Effect of Maternal Psoriasis on Pregnancy and Birth Outcomes: A Population-based Cohort Study from Denmark and Sweden
Gabriella Bröms, Ann Haerskjold, Fredrik Granath, Helle Kieler, Lars Pedersen, Ingegärd A. Berglind
Preview of a paper in the copy-editing process
This article has been accepted for publication in Acta Dermato-Venereologica and is currently being edited and typeset. Readers should note that article shown below have been fully refereed, but have not been through the copy-editing and proof correction process. Only Abstract is possible to read. When this process is finalized the complete paper will be able to find.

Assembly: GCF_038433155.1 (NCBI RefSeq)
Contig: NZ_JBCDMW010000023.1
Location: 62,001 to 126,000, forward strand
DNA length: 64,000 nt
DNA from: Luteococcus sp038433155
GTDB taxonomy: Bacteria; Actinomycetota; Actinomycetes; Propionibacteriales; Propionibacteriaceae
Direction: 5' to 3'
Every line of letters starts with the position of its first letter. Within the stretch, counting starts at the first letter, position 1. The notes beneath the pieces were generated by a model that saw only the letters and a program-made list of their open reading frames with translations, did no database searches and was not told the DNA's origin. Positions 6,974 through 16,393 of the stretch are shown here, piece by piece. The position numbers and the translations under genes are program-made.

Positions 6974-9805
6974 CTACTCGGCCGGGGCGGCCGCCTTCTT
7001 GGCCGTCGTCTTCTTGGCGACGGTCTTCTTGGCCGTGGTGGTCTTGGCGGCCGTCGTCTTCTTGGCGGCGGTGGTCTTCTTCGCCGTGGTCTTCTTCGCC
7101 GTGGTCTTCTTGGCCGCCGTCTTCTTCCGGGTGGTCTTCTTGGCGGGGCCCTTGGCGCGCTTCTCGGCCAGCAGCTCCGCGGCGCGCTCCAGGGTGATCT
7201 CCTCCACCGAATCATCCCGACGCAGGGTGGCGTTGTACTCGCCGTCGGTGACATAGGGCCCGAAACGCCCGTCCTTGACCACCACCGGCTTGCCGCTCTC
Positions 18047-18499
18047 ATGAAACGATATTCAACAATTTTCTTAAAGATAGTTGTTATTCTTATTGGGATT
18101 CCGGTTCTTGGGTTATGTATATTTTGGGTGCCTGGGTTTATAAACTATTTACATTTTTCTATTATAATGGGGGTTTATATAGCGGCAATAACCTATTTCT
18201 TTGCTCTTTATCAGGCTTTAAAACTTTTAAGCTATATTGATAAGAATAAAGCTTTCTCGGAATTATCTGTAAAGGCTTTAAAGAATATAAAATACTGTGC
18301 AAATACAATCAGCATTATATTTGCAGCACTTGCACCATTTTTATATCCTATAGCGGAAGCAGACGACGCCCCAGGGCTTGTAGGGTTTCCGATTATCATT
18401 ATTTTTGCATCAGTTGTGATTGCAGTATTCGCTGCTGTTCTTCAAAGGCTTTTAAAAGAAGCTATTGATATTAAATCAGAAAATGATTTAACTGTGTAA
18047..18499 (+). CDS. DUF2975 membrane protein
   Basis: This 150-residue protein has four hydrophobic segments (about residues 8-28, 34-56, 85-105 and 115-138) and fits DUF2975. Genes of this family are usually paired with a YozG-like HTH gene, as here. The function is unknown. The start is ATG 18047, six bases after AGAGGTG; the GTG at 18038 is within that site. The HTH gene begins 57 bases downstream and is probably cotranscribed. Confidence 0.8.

Studies on pregnancy and birth outcomes in women with psoriasis are scarce and the findings inconsistent. The effect of maternal psoriasis and its severity on the risk of adverse pregnancy and birth outcomes was examined. A cross-national population-based cohort study was performed using prospectively collected data from Denmark and Sweden. Singleton births in women with psoriasis were identified in the national health registers between April 2007 and December 2012 and classified according to disease severity. Lifestyle factors, co-morbidity, pregnancy and birth outcomes were evaluated. A total of 8,097 births were identified in 6,103 women with psoriasis and 964 births in 753 women with psoriatic arthritis. Increased risk of gestational diabetes, gestational hypertension, pre-eclampsia, elective and emergency caesarean delivery was found in women with psoriasis. The risks were higher for women with severe psoriasis, who also had an increased risk of pre-term birth and low birth weight. Pre-conception counselling to improve maternal, pregnancy and birth outcome is encouraged.